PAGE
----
by Jeremy Van Wert,
Marriage and Family Therapist
September 5, 2020
Losing a Religion:
A Process of Discovery, Denial, Decisions, Dissonance, and Dedication to a Life of Spiritual Integrity
“I was married and very active in The Church. Along the way some things stopped making sense to me. At first I asked some questions in meetings. But it became obvious these questions weren’t welcome at all. I tried to ignore my questions for a while, but they’d emerge again during discussions or lessons. I lived in the shadows for some time. But the people around you start to catch on when you aren’t as enthusiastic as the others. When that happens, it’s the short road to being very alone around people who have been such good friends in the past. It’s very unsettling. I began to fear losing my family over this and I wished I could just ignore my questions, but I couldn’t. Then I sat down and Googled a few of my questions and everything came crashing down.” – an Ex-Church Member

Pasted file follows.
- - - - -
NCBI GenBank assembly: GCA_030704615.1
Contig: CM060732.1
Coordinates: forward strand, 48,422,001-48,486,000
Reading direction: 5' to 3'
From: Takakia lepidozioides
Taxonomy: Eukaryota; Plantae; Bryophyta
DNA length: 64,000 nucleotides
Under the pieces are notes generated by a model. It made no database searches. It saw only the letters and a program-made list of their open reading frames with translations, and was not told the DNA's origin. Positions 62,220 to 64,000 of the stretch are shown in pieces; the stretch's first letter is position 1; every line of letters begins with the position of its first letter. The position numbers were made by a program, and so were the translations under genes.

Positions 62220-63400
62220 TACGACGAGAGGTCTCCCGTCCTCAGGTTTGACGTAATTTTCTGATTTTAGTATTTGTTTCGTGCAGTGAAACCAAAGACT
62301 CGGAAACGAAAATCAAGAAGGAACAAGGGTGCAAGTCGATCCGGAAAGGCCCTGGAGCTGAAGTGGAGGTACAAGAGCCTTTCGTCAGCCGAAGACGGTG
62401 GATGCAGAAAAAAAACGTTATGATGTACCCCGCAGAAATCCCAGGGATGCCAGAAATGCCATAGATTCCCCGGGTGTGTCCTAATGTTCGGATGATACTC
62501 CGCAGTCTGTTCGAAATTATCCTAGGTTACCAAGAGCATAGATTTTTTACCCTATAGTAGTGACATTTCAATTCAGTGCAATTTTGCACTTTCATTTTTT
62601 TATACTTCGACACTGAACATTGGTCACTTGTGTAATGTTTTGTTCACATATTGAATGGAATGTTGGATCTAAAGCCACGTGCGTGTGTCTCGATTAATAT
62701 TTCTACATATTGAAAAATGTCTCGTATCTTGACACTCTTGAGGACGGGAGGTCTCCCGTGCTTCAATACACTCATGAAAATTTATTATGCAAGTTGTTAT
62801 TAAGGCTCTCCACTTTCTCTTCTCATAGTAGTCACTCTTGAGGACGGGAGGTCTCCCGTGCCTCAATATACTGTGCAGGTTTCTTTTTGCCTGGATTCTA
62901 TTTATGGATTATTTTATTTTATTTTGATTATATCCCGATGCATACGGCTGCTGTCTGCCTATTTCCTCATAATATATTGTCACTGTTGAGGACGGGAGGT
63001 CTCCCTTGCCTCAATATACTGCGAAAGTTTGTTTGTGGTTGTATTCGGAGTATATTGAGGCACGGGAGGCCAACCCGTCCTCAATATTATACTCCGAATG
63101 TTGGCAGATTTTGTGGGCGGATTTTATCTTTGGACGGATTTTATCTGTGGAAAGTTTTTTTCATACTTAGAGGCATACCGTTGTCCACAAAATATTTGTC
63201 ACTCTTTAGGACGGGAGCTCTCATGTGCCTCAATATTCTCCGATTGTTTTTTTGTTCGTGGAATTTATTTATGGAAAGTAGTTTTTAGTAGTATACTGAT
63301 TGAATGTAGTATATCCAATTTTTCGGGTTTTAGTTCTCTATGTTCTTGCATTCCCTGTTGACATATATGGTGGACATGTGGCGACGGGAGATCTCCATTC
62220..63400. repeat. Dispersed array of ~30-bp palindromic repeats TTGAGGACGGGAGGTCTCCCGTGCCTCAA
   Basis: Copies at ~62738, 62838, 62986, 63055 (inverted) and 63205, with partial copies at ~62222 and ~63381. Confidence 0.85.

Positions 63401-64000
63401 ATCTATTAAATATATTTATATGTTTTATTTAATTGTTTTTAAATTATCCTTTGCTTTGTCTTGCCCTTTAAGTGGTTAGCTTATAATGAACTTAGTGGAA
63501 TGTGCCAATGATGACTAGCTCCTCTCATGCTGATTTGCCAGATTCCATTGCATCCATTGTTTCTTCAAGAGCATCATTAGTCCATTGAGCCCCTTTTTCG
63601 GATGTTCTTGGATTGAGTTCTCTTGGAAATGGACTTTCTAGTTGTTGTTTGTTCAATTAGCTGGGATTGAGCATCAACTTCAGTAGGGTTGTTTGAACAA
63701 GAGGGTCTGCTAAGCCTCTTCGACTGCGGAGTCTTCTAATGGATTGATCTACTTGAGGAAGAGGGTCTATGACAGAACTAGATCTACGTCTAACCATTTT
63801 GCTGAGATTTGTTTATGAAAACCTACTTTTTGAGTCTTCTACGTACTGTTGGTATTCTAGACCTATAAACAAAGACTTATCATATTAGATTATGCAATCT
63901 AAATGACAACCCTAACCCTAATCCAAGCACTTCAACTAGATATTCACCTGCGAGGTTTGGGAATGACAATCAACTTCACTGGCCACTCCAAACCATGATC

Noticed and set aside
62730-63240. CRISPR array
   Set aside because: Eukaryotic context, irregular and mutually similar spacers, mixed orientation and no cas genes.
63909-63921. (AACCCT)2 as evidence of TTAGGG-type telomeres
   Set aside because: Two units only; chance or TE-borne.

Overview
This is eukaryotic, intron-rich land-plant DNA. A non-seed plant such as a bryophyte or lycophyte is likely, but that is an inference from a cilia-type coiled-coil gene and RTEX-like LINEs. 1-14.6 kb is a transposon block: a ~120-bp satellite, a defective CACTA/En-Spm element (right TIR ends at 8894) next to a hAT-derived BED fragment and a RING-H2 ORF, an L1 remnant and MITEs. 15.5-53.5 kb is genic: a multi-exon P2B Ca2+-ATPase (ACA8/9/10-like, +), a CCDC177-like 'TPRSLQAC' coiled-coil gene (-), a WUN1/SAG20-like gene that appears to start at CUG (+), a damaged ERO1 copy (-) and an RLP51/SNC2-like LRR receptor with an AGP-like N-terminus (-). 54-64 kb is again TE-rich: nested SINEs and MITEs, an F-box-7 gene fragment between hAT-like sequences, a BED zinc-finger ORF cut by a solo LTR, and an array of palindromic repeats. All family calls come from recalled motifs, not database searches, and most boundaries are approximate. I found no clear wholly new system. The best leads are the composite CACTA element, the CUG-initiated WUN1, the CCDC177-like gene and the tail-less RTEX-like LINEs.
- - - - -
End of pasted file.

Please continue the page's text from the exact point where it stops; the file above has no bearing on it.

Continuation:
Not all faiths are created equal. Many faiths promote charity, kindness, openness, and have an open door policy for anyone to come and go as they choose. Some faiths demand oath level conformity, dedication, and complete submission. These faiths are extremely difficult to leave once a person develops questions, faith dilemmas, or discovers major problems with the religious organization itself. These churches abound around the world, leading members to take their concerns and put them “on the shelf.”
Some call “putting it on the shelf,” the phenomena of avoiding thoughtful address of the collection of questions the scriptures of a faith cannot address. This practice allows a person to behave, interact, and engage with their church family naturally despite deeply held reservations and questions about the integrity of their faith, scriptures, history, and/or claims of their church body. Whether a person is raised in a faith or converts through the effective marketing efforts of a faith, these questions often create anxiety inside a person as they think about how splitting from their faith would affect their relationships and family.